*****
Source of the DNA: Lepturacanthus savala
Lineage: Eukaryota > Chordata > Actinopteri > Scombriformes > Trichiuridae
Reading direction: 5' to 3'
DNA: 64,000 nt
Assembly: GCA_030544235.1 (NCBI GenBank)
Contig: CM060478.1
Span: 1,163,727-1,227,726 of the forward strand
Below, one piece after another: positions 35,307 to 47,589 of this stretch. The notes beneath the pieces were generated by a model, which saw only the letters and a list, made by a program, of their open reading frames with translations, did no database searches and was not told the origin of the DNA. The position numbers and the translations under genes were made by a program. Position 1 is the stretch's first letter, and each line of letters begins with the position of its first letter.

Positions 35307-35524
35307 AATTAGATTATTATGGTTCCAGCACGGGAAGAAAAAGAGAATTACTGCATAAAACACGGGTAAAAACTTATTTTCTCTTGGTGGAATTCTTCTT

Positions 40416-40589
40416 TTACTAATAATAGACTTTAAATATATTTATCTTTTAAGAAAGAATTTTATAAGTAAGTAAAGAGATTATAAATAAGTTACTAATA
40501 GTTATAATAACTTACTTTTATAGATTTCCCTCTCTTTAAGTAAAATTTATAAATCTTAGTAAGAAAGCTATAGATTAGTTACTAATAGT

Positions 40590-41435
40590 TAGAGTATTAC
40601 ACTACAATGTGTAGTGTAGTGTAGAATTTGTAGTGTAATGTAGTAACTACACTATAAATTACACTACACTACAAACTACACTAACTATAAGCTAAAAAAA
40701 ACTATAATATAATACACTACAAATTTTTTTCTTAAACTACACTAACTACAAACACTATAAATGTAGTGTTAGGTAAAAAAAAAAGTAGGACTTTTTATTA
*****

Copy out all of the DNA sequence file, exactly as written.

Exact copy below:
Source of the DNA: Lepturacanthus savala
Lineage: Eukaryota > Chordata > Actinopteri > Scombriformes > Trichiuridae
Reading direction: 5' to 3'
DNA: 64,000 nt
Assembly: GCA_030544235.1 (NCBI GenBank)
Contig: CM060478.1
Span: 1,163,727-1,227,726 of the forward strand
Below, one piece after another: positions 35,307 to 47,589 of this stretch. The notes beneath the pieces were generated by a model, which saw only the letters and a list, made by a program, of their open reading frames with translations, did no database searches and was not told the origin of the DNA. The position numbers and the translations under genes were made by a program. Position 1 is the stretch's first letter, and each line of letters begins with the position of its first letter.

Positions 35307-35524
35307 AATTAGATTATTATGGTTCCAGCACGGGAAGAAAAAGAGAATTACTGCATAAAACACGGGTAAAAACTTATTTTCTCTTGGTGGAATTCTTCTT

Positions 40416-40589
40416 TTACTAATAATAGACTTTAAATATATTTATCTTTTAAGAAAGAATTTTATAAGTAAGTAAAGAGATTATAAATAAGTTACTAATA
40501 GTTATAATAACTTACTTTTATAGATTTCCCTCTCTTTAAGTAAAATTTATAAATCTTAGTAAGAAAGCTATAGATTAGTTACTAATAGT

Positions 40590-41435
40590 TAGAGTATTAC
40601 ACTACAATGTGTAGTGTAGTGTAGAATTTGTAGTGTAATGTAGTAACTACACTATAAATTACACTACACTACAAACTACACTAACTATAAGCTAAAAAAA
40701 ACTATAATATAATACACTACAAATTTTTTTCTTAAACTACACTAACTACAAACACTATAAATGTAGTGTTAGGTAAAAAAAAAAGTAGGACTTTTTATTA